Avoiding Life’s Storms: 8 Tips for Preventing Flood Damage

January 13, 2019

Flooding is the top natural disaster in the U.S., causing more than $3.5 billion in damages each year. While the best way to avoid flood damage is to stay above water, this isn’t always possible for your home and belongings.

If you are in a flood-prone area, one of the best things you can do is be prepared. While having flood insurance is essential, you also have to take other steps to safeguard your home and belongings.

Use the tips and information here to help safeguard your home from rising waters, reducing damages and giving you more peace of mind.

1. Know Your Flood Risk

You can contact your floodplain management office, building department or emergency management office for more information about how likely your area is to experience flood damage. It’s smart to request a flood map for your community.

If you are unable to contact someone locally for this information, then you can rely on the reference guide provided by FEMA.

Once you know your flood risk, it’s time to start preparing for the water.

2. Safeguard Your Climate Systems and In-Home Electrical System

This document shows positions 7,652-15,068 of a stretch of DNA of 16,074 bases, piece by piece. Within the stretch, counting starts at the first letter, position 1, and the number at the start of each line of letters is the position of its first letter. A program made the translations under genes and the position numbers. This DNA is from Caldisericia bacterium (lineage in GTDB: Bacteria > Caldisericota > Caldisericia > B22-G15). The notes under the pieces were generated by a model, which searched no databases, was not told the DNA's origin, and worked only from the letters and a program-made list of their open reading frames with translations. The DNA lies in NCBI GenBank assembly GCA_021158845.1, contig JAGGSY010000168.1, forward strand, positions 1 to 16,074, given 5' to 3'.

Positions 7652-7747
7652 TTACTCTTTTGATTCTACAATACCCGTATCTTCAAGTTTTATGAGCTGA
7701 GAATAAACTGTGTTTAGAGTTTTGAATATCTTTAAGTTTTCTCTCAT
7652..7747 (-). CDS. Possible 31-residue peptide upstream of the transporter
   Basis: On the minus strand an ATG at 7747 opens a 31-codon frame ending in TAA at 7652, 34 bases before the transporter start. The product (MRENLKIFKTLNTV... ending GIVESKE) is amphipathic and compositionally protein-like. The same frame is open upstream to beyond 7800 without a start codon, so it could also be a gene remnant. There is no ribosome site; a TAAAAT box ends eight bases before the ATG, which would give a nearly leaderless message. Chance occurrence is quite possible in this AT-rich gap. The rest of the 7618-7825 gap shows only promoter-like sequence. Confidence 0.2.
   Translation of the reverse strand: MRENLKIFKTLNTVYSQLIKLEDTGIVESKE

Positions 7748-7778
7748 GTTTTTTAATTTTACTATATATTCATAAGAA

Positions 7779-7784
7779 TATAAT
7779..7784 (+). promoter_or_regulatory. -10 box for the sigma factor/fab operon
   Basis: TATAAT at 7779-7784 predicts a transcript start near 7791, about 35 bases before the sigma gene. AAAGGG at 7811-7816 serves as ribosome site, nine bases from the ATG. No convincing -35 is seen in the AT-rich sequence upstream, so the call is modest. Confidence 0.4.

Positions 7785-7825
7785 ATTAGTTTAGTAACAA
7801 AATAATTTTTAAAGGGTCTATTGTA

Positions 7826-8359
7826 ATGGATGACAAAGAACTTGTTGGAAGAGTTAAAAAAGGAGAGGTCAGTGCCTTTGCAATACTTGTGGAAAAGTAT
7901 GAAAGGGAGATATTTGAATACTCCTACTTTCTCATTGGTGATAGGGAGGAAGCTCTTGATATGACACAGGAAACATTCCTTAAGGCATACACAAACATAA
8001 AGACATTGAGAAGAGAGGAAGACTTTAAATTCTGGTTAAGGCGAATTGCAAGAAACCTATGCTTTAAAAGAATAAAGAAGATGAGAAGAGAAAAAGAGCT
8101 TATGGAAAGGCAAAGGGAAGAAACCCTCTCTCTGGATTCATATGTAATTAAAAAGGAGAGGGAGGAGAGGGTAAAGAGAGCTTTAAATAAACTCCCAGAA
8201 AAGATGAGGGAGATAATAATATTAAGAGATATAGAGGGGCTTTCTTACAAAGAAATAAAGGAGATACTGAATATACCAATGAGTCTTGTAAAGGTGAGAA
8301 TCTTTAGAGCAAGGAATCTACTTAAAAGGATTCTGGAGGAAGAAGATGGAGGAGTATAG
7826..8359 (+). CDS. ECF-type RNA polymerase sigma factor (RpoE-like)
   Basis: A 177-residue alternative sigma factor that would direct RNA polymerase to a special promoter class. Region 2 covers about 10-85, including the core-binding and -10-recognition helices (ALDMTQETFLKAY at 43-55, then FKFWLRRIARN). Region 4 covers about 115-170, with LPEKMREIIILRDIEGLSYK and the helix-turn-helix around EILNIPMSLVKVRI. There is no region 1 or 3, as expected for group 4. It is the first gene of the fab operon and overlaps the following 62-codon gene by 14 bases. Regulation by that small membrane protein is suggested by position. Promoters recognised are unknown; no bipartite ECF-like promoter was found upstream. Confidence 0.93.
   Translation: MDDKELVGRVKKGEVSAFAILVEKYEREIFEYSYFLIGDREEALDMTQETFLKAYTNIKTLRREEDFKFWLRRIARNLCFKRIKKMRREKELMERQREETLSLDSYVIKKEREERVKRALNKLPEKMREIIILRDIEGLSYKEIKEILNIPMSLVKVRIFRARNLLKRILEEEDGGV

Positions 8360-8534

Wiring, circuit breakers, sockets, and switches all need to be positioned at least a foot above the expected flood level in the area. Before floods arise, it’s a good idea to modify your water heater, furnace, and other anchored equipment inside so it’s higher than the expected flood water.

3. Check on Your Sump Pump

Take some time to clean out your sump pump and the pit. You also need to test the pump by putting water into the pit. It may be a good idea to install another submersible portable sump pump when flooding is expected.

Be sure the discharge hose for this delivers the water several feet from your house to an area that’s well-drained and that slopes away from your home. If you have a hose outlet that’s too close to the foundation of your home or located on flat ground, the water may just recycle down through your house drain tile.

Make sure you don’t run your sump pump water into any rural septic system, since the water may wind up saturating the drain field. Also, in cities, if you run your sump pump water into a sanitary system, it can overload the system. If this happens, it may result in sewage backup, not to mention it could be illegal.

4. Elevate and Anchor Your Outdoor Equipment

Generators, air-conditioning units, and fuel tanks need to be raised above flood level and anchored. If you fuel tanks aren’t anchored, they may break free and a severed supply line can contaminate the ground.

If they remain on the ground, serious consequences may occur.

5. Move Your Valuable Items to a Higher Location

Make sure that you move anything that is irreplaceable to higher ground. This includes things such as household inventories, insurance policies, tax records, personal videotapes, yearbooks and family photos to higher locations. If possible, put them in the attic.